The Effects of Social Context on the Therapeutic Benefits of Emotion Sharing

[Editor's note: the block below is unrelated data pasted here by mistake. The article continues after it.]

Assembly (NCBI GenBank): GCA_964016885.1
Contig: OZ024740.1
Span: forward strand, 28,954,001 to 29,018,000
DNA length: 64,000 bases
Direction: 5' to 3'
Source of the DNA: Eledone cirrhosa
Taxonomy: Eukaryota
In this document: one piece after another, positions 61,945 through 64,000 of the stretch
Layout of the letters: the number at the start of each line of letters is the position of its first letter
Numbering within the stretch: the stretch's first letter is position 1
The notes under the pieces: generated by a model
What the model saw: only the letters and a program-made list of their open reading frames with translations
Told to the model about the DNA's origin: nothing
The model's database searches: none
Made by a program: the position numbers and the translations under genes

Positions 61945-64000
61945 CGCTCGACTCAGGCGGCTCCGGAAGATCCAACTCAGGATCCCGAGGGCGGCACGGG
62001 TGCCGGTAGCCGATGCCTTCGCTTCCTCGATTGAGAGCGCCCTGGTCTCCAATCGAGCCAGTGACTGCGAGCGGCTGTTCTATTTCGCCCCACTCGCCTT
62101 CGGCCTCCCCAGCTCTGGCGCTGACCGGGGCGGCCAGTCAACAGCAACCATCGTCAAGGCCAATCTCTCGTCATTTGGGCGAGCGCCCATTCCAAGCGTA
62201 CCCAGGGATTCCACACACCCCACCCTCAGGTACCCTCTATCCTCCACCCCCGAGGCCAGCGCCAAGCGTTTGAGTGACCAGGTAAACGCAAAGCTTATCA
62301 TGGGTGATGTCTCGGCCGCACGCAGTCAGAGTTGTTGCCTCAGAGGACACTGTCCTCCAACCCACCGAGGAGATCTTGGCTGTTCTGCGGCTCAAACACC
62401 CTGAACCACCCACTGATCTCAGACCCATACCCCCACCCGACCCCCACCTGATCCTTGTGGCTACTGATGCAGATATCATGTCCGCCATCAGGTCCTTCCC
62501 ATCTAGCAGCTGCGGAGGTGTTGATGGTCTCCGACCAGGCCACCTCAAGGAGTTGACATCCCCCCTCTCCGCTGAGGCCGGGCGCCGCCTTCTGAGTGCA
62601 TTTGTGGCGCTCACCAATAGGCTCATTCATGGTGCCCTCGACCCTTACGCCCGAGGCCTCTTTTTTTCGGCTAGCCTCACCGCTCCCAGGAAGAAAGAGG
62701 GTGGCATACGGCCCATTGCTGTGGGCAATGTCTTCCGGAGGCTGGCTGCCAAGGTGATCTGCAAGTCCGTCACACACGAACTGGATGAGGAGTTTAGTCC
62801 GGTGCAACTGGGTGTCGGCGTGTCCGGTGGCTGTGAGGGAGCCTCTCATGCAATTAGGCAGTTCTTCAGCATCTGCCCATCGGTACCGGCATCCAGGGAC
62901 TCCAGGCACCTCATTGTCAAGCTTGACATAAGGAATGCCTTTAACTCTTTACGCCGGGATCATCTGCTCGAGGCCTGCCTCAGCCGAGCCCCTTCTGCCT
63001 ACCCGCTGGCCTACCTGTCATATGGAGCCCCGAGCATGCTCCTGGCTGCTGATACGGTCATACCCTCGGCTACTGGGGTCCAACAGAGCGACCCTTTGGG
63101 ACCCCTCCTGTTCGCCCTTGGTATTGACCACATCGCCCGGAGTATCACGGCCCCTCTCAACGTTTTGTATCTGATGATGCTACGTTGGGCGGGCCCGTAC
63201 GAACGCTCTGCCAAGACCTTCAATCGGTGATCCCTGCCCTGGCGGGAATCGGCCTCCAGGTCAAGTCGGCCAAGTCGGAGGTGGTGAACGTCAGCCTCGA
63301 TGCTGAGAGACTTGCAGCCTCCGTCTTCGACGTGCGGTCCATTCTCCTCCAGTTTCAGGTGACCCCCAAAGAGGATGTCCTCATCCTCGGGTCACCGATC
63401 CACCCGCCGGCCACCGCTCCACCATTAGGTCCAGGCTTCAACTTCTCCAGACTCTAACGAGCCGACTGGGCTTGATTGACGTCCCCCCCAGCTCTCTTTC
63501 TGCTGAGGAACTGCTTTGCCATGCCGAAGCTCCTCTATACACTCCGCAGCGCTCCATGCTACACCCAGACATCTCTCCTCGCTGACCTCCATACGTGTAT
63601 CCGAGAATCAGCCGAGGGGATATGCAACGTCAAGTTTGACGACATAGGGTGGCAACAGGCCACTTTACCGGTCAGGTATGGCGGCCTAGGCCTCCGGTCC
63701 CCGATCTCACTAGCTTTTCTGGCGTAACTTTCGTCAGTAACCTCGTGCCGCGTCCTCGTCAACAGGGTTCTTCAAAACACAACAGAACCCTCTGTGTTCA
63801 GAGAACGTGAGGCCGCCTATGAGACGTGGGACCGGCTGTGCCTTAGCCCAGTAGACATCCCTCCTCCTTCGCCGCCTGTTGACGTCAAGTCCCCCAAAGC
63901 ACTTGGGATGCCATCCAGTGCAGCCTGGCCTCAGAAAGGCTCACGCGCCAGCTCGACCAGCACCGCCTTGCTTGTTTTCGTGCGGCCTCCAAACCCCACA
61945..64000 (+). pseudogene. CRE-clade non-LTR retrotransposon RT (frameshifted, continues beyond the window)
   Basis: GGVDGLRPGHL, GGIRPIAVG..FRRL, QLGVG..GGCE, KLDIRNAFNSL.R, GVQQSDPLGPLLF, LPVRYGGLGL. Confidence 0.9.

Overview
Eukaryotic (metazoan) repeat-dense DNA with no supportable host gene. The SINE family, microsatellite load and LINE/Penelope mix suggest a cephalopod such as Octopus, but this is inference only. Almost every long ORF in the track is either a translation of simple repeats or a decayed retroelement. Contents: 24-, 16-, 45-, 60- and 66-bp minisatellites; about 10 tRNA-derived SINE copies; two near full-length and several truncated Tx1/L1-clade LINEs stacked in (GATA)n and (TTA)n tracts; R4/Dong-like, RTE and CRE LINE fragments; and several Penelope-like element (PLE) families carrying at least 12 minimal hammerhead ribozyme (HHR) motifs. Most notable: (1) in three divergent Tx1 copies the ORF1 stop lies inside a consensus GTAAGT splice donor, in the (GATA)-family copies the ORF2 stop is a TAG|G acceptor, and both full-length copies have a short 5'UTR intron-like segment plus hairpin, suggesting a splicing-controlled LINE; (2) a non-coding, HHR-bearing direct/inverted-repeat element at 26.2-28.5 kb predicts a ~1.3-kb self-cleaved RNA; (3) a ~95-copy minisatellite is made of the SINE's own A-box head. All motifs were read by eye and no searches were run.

The purpose of the study was to analyze the different contexts in which the social sharing of emotion occurs and the comparative benefits associated with two different contexts of emotion sharing. Previous research has differentiated between two general modes of emotion sharing: socio-affective sharing, which occurs when the listener responds to the sharer sympathetically to validate the sharer’s emotional experience and provide social support, and cognitive sharing, which occurs when the listener responds to the sharer in a way that prompts cognitive work, for example, encouraging the sharer to reappraise the situation or reorganize their goals and expectations. In laboratory settings, socio-affective sharing has been found to be associated with increased perception of social support and decreased reported loneliness, while cognitive sharing has been found to be associated with increased emotional resolution and tangible therapeutic benefits. Expanding on previous research findings in the laboratory, the findings of the present research generalize the contexts and benefits of emotion sharing found in the laboratory through secondhand emotion elicitation to real-world instances of firsthand emotional experiences. Participants (n=147) were asked to complete a survey providing details on one specific emotional experience as well as several other measures including self-reported degree of socio-affective emotion sharing, cognitive emotion sharing, and outcome satisfaction in the described interaction, as well as self-reported measures of loneliness, gratitude, perceived social support, perceived stress, satisfaction with life and depression over the last two weeks. Participant responses were analyzed and coded to evaluate instances of emotion sharing, more specifically identifying the context of emotion sharing and the correlation with overall emotional resolution and problem resolution. Survey data was analyzed in conjunction with emotion sharing data to determine if the therapeutic benefits of emotion sharing observed in the laboratory could be generalized to firsthand emotional experiences in the real world. The results of the study supported previous research findings that socio-affective emotion sharing is associated with increased social support while cognitive emotion sharing is associated with overall resolution, offering potential strategies to improve interpersonal social relationships through effective response to emotion sharing.